The Onion Revealed As Mystery Source Of Larry Summers' And Paul Krugman's Economic Insight

Tyler Durden's picture

The following brief speech by Larry Summers given at the November 8 IMF Economic forum has been getting some attention in the blogosphere over the weekend.

The topic of Summers' speech is the age-old debate of how to overcome the zero lower bound in which the global economy has, reflexively, found itself in over the past five years (today more than ever, with $160 billion in monthly flow from the Fed and BOJ for now, and the ECB joining soon) which incidentally is the outcome of 100 years of monetary distortions resulting from central banking and which has led to a perverted state in which the global economy is unable to revert to its trendline absent the perpetual reflation of new, bigger and better asset bubbles. "Reflexively", because the "solution" to the problem merely makes it even worse, but we doubt even 5 more years of global QE will be enough for the world's tenured economists and Nobel prize winners to figure that out.

Summers' recommendation is simple: boost inflation (presumably through NGDP targeting, the same thing we said back in September would happen soon, which would unanchor 2% inflationary expectations as money literally dropped from the sky), and encourage a cashless society allowing the Fed to punish all deposit account holders through negative rates (or outright confiscation) forcing massive spending (see the Cyprus deposit confiscation and the subsequent London real-estate mega bubble as an example).

Of course, as any rational person understands very well, the above core problem will never be fixed unless the monetary excesses accumulated in the post Bretton-Woods era and mostly over the past three decades - beginning with Greenspan's Great Moderation and ending with Yellen's "I see dead bubbles" speech - are purged through liquidationist policies that allow the world's balance sheet to revert to viable model. Unfortunately, at this point it is far too late to do "the right thing", and the Fed is stuck with just one option: reflate or bust, because even the smallest risk price correction could spiral out of control and end the world's biggest experiment in central planning.

There is nothing magical about this, and anyone who has even the faintest inkling of how traditional restructurings and reorgs work will tell you as much.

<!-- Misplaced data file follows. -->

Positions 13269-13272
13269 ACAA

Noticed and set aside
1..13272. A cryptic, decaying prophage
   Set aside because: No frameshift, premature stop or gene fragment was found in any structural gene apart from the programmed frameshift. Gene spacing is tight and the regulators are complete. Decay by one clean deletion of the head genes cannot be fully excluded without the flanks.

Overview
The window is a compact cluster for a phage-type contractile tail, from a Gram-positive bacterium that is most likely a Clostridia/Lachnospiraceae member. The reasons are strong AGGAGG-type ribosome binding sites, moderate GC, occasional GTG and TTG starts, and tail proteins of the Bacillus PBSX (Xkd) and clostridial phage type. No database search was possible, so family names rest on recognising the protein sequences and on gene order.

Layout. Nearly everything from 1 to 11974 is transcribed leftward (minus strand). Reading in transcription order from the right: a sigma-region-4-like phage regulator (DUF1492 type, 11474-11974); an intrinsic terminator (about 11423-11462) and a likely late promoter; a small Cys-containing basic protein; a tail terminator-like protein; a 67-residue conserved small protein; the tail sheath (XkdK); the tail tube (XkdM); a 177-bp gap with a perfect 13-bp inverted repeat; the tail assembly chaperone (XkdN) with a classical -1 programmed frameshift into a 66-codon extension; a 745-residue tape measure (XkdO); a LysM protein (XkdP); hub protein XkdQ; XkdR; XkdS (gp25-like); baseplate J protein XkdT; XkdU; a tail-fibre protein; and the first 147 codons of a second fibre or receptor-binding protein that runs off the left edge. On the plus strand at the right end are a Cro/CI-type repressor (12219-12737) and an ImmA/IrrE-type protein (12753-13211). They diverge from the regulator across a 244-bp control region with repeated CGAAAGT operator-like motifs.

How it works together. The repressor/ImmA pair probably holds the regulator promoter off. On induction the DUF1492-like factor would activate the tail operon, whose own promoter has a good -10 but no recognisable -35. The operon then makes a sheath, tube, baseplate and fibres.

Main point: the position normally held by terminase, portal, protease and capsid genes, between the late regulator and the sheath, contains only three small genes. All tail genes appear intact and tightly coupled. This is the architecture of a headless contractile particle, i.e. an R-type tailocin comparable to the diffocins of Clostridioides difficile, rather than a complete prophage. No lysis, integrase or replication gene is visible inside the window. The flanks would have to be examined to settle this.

Which means certainly not Nobel prize winner Paul Krugman. For this "doctor" of voodoonomics, Larry Summers' speech is profound and deep for the simple reason that Summers promotes the same policy that none other than Krugman proposed back in 2002, and whose implementation nearly resulted in the end of finance as we know it. Recall from a 2002 NYT editorial:

To fight this recession the Fed needs…soaring household spending to offset moribund business investment. Alan Greenspan needs to create a housing bubble to replace the Nasdaq bubble.

Well, now Mr. Yellen needs to create the bubble of all bubbles to replace the housing (and credit) bubble which replaced the Nasdaq bubble and so on. And she is doing just that.

Which obviously is earning instapraise from Krugs:

We now know that the economic expansion of 2003-2007 was driven by a bubble. You can say the same about the latter part of the 90s expansion; and you can in fact say the same about the later years of the Reagan expansion, which was driven at that point by runaway thrift institutions and a large bubble in commercial real estate.... how can you reconcile repeated bubbles with an economy showing no sign of inflationary pressures? Summers’s answer is that we may be an economy that needs bubbles just to achieve something near full employment that in the absence of bubbles the economy has a negative natural rate of interest.

 

In other words, you can argue that our economy has been trying to get into the liquidity trap for a number of years, and that it only avoided the trap for a while thanks to successive bubbles.

 

And if that’s how you see things, when looking forward you have to regard the liquidity trap not as an exceptional state of affairs but as the new normal.

Bottom line: the US economy can't "grow" without bubbles, so we need a bubble.

In principle that's great. The only problem is that the bubble reflation and bursting process always and without fail is destructive to those people who live within their means, and rewards those who spend like drunken sailors, who engage in reckless economic behavior, who build up massive debt burdens which can never be repaid, who misallocate capital and resources, and who become too big to fail and are allowed to hold the entire global economy hostage. For a great example of all of the above, see 2008.

We can assure everyone that the next bubble bursting process will be orders of magnitude worse, as yet another bubble will have to be reflated just to compensate for the Nasdaq, housing, credit and whatever it is that the current bubble is called: the Bernanke/Yellen double down, all-in gamble.